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Authors: Graham Masterton

Taken for Dead (Kate Maguire) (6 page)

BOOK: Taken for Dead (Kate Maguire)
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Barney pattered on ahead of her, as always, but since John had left he had taken to turning around now and again, as if to reassure her that he would look after her now that she was alone.

‘Go on, boy,’ she told him. ‘I’m okay.’

In reality, though, she didn’t know if she was okay or not. She was still asking herself if she had made the right decision, staying in Cork when she could have gone with John to San Francisco and taken up the job that he had arranged for her with Pinkerton’s detective agency. But here she was, walking through the wet streets in her black hooded raincoat, tired and hungry and, worst of all, lonely.

She had only just returned home and was hanging up her raincoat when the doorbell chimed. When she went to open it, she found David Kane from next door standing in the porch. He was holding a bottle of Prosecco in one hand and a bunch of orange roses in the other.

‘Oh,’ said Katie, and looked at him blankly.

‘Don’t tell me you’ve forgotten!’ he smiled. ‘Drinks, seven-thirty? Am I too early?’

‘Oh my God, it totally slipped my mind,’ said Katie. ‘It’s just been one of those days. Well, every day is one of those days. But come on in.’

As David stepped into the hallway, Barney came sniffing excitedly around his legs and wagging his tail.

‘Barney – get down!’ she said. ‘Behave yourself!’

‘He can probably smell the other dogs on me,’ said David. ‘I had my first two patients today – a German shepherd and a shih tzu. Well, a budgerigar too, but the poor old budgie had advanced polyoma so I had to put it down.’

Katie held the front door open and peered outside.

‘You couldn’t persuade your wife to come?’

‘Sorcha? No, I’m afraid not. She said she wasn’t in the mood for it. She’s had a very hard day hanging up curtains and arranging furniture. She said she wanted an early bath and bed.’

David took the Prosecco and the roses into the kitchen and laid them on the table.

‘You have some champagne glasses? I admit it’s not real champagne, but we might as well pretend.’

‘Of course, yes,’ said Katie, and took two flutes from the cupboard over the sink. ‘They’re not very classy, I’m afraid. My husband got them free with petrol. My late husband, Paul.’

‘They’ll do fine. Better than drinking champagne out of a coffee mug. I did that the day I passed my MVB.’

He paused, and then added, in a mock-Italian accent, ‘
Medicina Veterinaria
Baccalaureate
,’ in case she didn’t know what MVB stood for, although she did.

Katie went to the larder and took out a packet of peanuts and some chilli-flavoured crisps. The last thing she felt like doing was entertaining anybody for drinks, but she could hardly tell David to take his bottle of Prosecco and his orange roses and go back home.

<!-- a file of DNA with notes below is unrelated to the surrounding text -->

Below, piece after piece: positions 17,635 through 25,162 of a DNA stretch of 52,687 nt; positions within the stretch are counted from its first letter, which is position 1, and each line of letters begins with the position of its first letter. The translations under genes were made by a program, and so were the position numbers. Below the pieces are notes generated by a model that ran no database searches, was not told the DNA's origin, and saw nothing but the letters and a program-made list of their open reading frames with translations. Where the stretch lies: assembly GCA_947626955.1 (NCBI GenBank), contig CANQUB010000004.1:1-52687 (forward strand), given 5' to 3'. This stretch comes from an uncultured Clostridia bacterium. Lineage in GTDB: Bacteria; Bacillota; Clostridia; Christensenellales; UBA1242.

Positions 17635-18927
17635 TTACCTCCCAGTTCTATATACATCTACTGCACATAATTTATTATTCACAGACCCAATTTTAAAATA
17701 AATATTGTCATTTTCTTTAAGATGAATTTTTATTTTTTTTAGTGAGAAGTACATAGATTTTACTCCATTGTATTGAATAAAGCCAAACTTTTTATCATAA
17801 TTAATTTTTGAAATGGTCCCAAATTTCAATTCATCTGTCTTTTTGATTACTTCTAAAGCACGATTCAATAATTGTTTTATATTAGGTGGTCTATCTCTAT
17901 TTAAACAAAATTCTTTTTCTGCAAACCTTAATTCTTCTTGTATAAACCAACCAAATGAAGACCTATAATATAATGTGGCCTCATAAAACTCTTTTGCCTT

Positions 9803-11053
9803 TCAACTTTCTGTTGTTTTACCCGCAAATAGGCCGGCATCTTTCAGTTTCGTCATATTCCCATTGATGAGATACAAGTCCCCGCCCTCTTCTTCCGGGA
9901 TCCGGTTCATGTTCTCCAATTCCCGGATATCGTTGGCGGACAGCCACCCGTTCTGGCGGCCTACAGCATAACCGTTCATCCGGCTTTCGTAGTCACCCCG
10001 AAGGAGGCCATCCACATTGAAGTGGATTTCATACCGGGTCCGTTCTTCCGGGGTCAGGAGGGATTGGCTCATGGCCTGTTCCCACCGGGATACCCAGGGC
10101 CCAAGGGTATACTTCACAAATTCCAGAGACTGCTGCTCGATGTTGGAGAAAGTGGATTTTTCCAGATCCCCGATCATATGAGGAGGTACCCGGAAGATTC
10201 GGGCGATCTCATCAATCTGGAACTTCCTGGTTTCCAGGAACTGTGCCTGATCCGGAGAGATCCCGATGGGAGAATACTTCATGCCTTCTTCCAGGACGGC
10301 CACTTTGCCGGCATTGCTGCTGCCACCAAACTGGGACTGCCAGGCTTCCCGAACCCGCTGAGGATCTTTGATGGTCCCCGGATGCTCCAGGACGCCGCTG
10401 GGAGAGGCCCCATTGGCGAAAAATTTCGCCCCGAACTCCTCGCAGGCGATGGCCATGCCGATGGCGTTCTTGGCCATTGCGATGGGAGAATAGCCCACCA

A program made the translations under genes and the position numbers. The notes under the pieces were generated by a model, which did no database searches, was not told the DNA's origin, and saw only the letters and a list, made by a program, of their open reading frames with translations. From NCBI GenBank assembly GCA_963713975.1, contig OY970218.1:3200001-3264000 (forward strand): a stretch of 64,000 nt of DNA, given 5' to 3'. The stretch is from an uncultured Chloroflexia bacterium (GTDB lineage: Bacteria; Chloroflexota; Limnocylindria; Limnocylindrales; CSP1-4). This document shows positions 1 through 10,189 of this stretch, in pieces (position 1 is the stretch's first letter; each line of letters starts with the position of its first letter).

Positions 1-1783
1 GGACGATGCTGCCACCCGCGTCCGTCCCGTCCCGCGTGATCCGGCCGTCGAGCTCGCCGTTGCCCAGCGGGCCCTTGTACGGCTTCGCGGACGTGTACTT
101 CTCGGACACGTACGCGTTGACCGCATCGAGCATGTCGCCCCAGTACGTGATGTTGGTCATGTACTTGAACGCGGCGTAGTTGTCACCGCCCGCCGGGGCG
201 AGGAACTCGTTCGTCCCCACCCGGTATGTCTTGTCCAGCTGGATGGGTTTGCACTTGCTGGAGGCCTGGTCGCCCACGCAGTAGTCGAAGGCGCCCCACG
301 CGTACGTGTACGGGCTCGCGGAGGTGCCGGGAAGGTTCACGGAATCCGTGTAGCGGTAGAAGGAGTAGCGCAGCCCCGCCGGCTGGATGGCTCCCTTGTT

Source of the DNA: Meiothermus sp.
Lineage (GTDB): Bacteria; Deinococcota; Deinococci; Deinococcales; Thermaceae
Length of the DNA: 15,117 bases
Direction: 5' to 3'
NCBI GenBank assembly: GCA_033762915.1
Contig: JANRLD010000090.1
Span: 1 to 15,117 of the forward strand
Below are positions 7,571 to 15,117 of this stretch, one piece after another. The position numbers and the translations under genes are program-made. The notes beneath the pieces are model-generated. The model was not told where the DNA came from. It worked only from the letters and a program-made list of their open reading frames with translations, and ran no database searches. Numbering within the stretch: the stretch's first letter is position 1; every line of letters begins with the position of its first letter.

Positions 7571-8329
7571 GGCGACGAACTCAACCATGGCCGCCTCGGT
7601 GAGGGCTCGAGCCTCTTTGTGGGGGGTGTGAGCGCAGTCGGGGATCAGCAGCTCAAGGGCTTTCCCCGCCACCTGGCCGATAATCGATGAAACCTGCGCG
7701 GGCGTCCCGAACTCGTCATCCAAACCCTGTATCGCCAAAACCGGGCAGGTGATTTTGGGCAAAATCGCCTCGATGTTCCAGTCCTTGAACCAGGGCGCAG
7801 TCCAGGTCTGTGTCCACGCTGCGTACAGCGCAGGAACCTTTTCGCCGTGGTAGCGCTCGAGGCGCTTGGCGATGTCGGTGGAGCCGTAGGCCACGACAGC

David popped the cork and filled their glasses and then they went through to the living room and sat down.

‘You’ll have to excuse the decor,’ said Katie. ‘I haven’t quite finished redecorating yet. It’s almost impossible to find the time.’

David looked around at the plain, cream-painted walls and the three bold abstract prints that hung on the opposite side of the room. Katie had replaced almost all of the rococo-style furniture with a mint-green leather couch and two matching leather armchairs with chrome-plated legs. Now the only reminder of Paul was his silver-framed photograph on one of the glass-topped side tables, wearing the same unfocused smile that he always wore, as if his face was present but his mind was somewhere else. In Killarney, probably, in bed with somebody else’s wife. It had occurred to Katie last week that she could no longer remember what his voice had sounded like.

‘So, what heinous crime are you trying to solve at the moment?’ asked David. He looked very relaxed, in a black roll-neck sweater and grey wool trousers, sitting in one of the armchairs with his legs crossed. But Katie was looking at the heavy gold signet ring on the third finger of his right hand and wondering if it had left an impression when he hit Sorcha last night – always supposing that he
had
hit her, of course.

‘I can’t possibly tell you that, I’m afraid,’ said Katie. ‘You’ll have to wait until you see it on the news.’

‘Oh, you can give me a hint, can’t you? Is it a murder? Or is it a robbery? Fraud, is it? Or drug-dealing, or sex-trafficking?’

Katie smiled and shook her head. ‘I have all of those to deal with, believe me, and more’

‘More? What else is there?’

‘You’d be amazed what people get up to.’

‘Come on, don’t keep me in suspense. I’m fascinated to know what you do all day. You can change the names to protect the innocent, if you like. That’s what they used to say on TV, isn’t it, at the beginning of those true-crime programmes?’


Slainte
,’ said Katie, raising her glass. David raised his glass too, and looked her steadily in the eyes, saying nothing.

‘Is that one of your treatments?’ Katie asked him.

‘What? Sorry?’

‘Hypnosis. Is that one of the ways you cure your animals?

‘Oh, was I staring? I apologize. I was just thinking to myself that you don’t look very much like a detective superintendent. In fact, to be fair to you I wouldn’t have had you down for a Garda officer at all.’

‘No? What is a detective superintendent
supposed
to look like?’

‘A female detective superintendent, like you? Much more butch, I’d say. Maybe just the faintest hint of a moustache on the upper lip. And
gruffer
. And certainly not wearing high-heeled boots. You’re not like that at all. In fact, if I’d been introduced to you for the first time and I didn’t know what you did for a living, I’d have said – ’

‘What?’ said Katie.

‘I’d have said TV news presenter. Or maybe the editor of a fashion magazine. Something professional, but very feminine. Something that takes brains but needs some glamour as well.’

Katie was thinking,
what a load of cat’s malogian
. But at the same time, she couldn’t deny that David was charming and persuasive, and it felt good to be flattered so profusely after such an abrasive day, even if she didn’t believe a word of it. It had been emotionally draining, breaking the news to Mary Crounan that her husband had been killed, and her constant confrontations with Bryan Molloy had badly jolted her confidence in her own authority.

David had also been shrewd enough to say that he would have mistaken her for a woman who was not only attractive but clever, too. She appreciated that.

‘Here,’ he said, and got up from his chair to refill her glass.

‘There’s domestic violence, too,’ she said, in a level voice, while he was still standing over her.

‘Sorry? I don’t follow you.’

‘You asked me what more there could be, after murder and robbery and drug-running and sex crimes. I have to deal with more domestic violence than almost any other offence, especially on pay-day. I’ve even started up a group to help women who have been beaten or intimidated by their partners. It’s called the Walnut Tree.’

David sat down again. He refilled his own glass, and then he said, ‘Why do I have the feeling that you’re trying to tell me something?’